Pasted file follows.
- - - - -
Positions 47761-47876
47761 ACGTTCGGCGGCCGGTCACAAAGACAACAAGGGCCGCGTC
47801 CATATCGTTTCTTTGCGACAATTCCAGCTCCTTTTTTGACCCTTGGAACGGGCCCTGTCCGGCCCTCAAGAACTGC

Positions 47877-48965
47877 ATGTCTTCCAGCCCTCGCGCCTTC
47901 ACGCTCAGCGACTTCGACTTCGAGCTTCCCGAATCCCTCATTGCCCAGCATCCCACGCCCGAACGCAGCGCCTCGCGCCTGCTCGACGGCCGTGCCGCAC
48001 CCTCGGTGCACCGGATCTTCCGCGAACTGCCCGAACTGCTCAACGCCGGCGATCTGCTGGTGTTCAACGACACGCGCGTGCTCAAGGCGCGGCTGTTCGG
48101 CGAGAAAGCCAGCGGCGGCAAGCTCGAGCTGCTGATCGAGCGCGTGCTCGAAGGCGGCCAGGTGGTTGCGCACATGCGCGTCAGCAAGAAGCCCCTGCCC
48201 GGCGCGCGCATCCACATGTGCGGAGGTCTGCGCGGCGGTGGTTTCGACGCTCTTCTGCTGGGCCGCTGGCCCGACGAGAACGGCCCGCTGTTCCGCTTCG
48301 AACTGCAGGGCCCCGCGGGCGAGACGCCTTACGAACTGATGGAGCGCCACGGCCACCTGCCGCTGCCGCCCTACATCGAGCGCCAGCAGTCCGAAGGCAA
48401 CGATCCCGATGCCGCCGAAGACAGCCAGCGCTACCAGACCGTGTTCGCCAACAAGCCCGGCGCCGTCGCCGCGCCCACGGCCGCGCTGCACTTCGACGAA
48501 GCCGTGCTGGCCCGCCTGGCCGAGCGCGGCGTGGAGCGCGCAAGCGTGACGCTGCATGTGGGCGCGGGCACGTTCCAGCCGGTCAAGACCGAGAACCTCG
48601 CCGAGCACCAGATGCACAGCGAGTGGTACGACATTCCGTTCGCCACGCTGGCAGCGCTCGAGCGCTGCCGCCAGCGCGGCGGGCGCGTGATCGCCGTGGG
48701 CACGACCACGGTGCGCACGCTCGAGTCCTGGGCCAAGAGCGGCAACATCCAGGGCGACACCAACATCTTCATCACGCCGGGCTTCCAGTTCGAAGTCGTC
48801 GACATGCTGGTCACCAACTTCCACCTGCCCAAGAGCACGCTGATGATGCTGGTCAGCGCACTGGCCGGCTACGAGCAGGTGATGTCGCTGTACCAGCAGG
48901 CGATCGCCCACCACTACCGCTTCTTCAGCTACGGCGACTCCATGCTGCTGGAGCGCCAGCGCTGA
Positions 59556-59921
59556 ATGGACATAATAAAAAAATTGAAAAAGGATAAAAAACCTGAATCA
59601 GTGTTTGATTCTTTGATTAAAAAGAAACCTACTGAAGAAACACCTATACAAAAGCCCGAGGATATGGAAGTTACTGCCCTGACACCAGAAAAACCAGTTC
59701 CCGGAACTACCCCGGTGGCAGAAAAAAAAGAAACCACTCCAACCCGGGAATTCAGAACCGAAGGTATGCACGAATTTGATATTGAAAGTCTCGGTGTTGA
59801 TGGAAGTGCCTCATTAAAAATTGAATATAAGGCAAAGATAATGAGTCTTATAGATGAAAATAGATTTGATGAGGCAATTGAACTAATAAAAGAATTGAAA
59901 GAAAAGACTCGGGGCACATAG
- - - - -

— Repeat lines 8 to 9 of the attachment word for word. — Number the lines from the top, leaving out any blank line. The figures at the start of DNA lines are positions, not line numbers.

48101 CGAGAAAGCCAGCGGCGGCAAGCTCGAGCTGCTGATCGAGCGCGTGCTCGAAGGCGGCCAGGTGGTTGCGCACATGCGCGTCAGCAAGAAGCCCCTGCCC
48201 GGCGCGCGCATCCACATGTGCGGAGGTCTGCGCGGCGGTGGTTTCGACGCTCTTCTGCTGGGCCGCTGGCCCGACGAGAACGGCCCGCTGTTCCGCTTCG